After the United States Supreme Court’s 2015 decision to legalize marriage equality, the LGBTQ community received a wealth of rights it was previously denied. However, questions still remain about the parental rights of unmarried same sex couples who raise children together.
Prior to the Supreme Court’s decision, in Michigan, same-sex partners could not jointly adopt children, and for couples who had children through in vitro fertilization, the non-biological parent had no parental rights. In a June 2016 decision, the Michigan Court of Appeals denied parental rights to a non-biological, lesbian mother who separated from her partner without marriage. Therefore, when unmarried same-sex couples separate, one parent may be left without any parental rights to a child that he or she may have helped raise.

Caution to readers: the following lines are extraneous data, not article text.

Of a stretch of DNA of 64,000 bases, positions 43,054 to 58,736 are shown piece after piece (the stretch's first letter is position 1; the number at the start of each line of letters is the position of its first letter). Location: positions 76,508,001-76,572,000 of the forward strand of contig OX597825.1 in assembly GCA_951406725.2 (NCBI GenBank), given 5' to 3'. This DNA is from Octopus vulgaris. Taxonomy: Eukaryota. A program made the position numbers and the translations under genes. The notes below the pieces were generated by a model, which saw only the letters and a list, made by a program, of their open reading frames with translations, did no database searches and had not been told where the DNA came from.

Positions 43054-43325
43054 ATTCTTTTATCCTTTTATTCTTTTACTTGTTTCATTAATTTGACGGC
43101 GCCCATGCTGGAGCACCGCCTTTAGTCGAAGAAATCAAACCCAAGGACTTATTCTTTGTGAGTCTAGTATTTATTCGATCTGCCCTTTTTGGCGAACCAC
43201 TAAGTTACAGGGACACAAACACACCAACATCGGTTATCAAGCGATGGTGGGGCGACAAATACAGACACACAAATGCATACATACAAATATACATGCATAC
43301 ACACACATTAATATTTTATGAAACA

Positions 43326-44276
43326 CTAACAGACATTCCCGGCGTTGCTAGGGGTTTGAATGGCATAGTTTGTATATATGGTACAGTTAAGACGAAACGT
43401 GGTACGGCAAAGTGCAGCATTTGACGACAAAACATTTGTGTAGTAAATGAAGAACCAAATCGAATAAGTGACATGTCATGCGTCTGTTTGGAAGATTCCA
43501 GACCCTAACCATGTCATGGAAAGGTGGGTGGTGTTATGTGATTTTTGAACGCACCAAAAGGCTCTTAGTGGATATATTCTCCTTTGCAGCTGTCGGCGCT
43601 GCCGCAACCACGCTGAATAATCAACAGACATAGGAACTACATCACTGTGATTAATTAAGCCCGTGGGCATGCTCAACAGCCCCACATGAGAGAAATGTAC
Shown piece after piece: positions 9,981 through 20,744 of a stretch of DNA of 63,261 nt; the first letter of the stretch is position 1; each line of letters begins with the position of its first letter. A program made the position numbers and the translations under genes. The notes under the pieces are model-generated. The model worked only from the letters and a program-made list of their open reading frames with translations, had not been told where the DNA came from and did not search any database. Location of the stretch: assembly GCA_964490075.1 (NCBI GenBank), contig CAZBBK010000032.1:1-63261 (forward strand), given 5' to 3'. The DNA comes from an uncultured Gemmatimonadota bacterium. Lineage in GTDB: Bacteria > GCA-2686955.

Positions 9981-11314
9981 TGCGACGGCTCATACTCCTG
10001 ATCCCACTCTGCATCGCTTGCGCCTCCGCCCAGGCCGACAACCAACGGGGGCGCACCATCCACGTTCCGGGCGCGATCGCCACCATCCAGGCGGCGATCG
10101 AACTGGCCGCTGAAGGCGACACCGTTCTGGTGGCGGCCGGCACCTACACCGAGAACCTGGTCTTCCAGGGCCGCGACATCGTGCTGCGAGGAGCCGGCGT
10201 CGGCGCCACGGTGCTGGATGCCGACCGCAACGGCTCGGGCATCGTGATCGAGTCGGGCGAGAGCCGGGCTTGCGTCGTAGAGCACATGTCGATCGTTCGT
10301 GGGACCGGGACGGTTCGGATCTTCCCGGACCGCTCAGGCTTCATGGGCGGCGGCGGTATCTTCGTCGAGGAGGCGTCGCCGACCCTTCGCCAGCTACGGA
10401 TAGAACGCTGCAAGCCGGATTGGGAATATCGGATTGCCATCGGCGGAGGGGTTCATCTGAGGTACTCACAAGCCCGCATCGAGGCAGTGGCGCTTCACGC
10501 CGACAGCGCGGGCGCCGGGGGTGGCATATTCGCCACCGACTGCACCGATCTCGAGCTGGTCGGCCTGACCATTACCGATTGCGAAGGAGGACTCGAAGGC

Other states have taken different positions on this issue. The Massachusetts Supreme Court recently granted parental rights to same-sex parents who never married and who have no biological connection to the children they helped raise. The Massachusetts court focused more on upbringing of the children rather than biological ties.
Much like the issue of marriage equality, federal intervention from the United States Supreme Court might be needed to resolve these issues among the states. Until then, unmarried, same-sex couples should consult an experienced Family Law Attorney to try and avoid any difficult situations involving their children.
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